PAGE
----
Oil prices to drive inflationary pressure
RT: How will surging oil prices impact inflation?
IE:“Well inflation was going up in certain countries like the UK and in the US as well without a big increase in oil prices. Certainly this political instability and uncertainty will push prices and inflation globally to a higher level.”
RT: What happened to the so-called currency wars? Have high oil prices and inflation put an end to them for now?
IE: “I think we have the Fed’s (U.S. Federal Reserve) quantitative easing originally started the currency wars, putting pressure on Brazilian Real, and even Russian Rouble and also debate between the US and China about the Renminbi’s value. But I don’t think, I mean, that it is one way of discussing currency wars because U.S. was kind of blaming China, for manipulating its currency, and then the Brazilians, the BRIC countries said, no it is the quantitative easing in the U.S. that is the cause of manipulation, by reducing interest rates through intervention, money supply can influence the currency rates as well. So I think that was the sort of debate between countries, and the term ‘currency wars’ was used. But I think we have turmoil in currency markets. Basically we have most instability, like Sterling is, because of higher inflation in the United Kingdom, and expected interest rate rise in the UK, is going to come in pressure in currency markets. And we have uncertainty in Europe about the debt problem in Greece – it’s not really solved – people are talking about whether Greece should – whether it is going to default or restructure debt – and the problems in Ireland, and Portugal, and so on. So Euro will be under pressure, and these current instability – uncertain oil prices – they will not help Euro either. And U.S. as well, increasing inflation in the U.S. due to high oil prices will put some pressure on dollar as well, because I expect a slight increase in interest rates in the states. So I think, we are going to have lots of turmoil, uncertainty, in currency markets, in a country like Russia as well. Rouble is benefiting from higher energy prices, but is it sustainable and so on. So it going to be a very rough sort of seas as far as currencies are concerned, I think in the next two or three years. Fundamentally we haven’t really solved the financial crisis. we have weak banks, financial markets not operating properly and now this political uncertainty being added. We’ll see lots of turmoil in currency markets.”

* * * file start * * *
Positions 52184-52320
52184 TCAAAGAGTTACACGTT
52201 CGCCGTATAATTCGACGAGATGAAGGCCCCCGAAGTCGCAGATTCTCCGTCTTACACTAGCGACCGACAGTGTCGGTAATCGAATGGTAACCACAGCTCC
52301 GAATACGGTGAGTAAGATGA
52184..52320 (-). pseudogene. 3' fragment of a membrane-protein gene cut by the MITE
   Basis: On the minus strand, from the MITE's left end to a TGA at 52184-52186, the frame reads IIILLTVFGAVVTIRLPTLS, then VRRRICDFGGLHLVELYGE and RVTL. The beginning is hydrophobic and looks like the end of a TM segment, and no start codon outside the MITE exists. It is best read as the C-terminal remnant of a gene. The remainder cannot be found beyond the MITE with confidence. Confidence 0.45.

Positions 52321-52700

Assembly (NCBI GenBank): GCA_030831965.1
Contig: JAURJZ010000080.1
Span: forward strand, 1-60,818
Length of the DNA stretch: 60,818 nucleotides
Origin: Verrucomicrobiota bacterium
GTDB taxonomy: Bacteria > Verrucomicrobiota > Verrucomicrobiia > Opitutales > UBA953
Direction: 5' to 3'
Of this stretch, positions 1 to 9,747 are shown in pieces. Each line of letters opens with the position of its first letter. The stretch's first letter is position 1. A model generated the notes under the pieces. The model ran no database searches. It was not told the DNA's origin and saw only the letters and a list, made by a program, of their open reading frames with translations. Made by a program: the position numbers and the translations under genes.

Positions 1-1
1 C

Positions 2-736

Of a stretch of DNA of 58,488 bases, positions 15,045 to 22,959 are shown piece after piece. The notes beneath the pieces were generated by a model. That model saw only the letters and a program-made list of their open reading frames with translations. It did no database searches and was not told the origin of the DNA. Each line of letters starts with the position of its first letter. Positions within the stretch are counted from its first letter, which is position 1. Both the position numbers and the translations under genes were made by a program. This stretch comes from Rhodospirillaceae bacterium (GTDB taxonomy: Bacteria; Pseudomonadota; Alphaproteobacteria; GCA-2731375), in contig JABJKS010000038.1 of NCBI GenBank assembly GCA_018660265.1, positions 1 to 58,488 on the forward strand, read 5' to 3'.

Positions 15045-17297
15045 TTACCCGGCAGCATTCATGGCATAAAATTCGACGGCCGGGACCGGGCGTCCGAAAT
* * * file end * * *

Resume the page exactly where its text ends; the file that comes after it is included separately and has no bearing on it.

RT: What do you think about the idea of internationalizing the rouble? Would it help push Moscow into an international financial center?
IE: “Well at the moment the Rouble denominated bonds have been popular with some in the investment world. Whether that can sort of make Rouble international currency that people would like to invest in and invest the central bankers would like to keep, I think there is a long way to go because the economic fundamentals in Russia really need to change, and the export from Russia really need to diversify, rather than relying on a volatile sort of commodity. But I think it is very important for rouble to – we currently have hedge funds and international investors seeing currencies as an asset class in itself – so I think Russia authorities need to careful with these Rouble denominated bonds don’t make Rouble as an asset class, but as a currency that reflects the fundamentals of the country, and for exporters and the investors in the country to be able to make long term investment decisions without worrying about what will happen to Rouble in the next six months, and for next two years. But I think the banking system is very important, to the extent that the Russian banks are stable, strong, and the Central bank is an authority, I think those institutional strengths are as important as issuing Rouble denominated bonds in international markets.”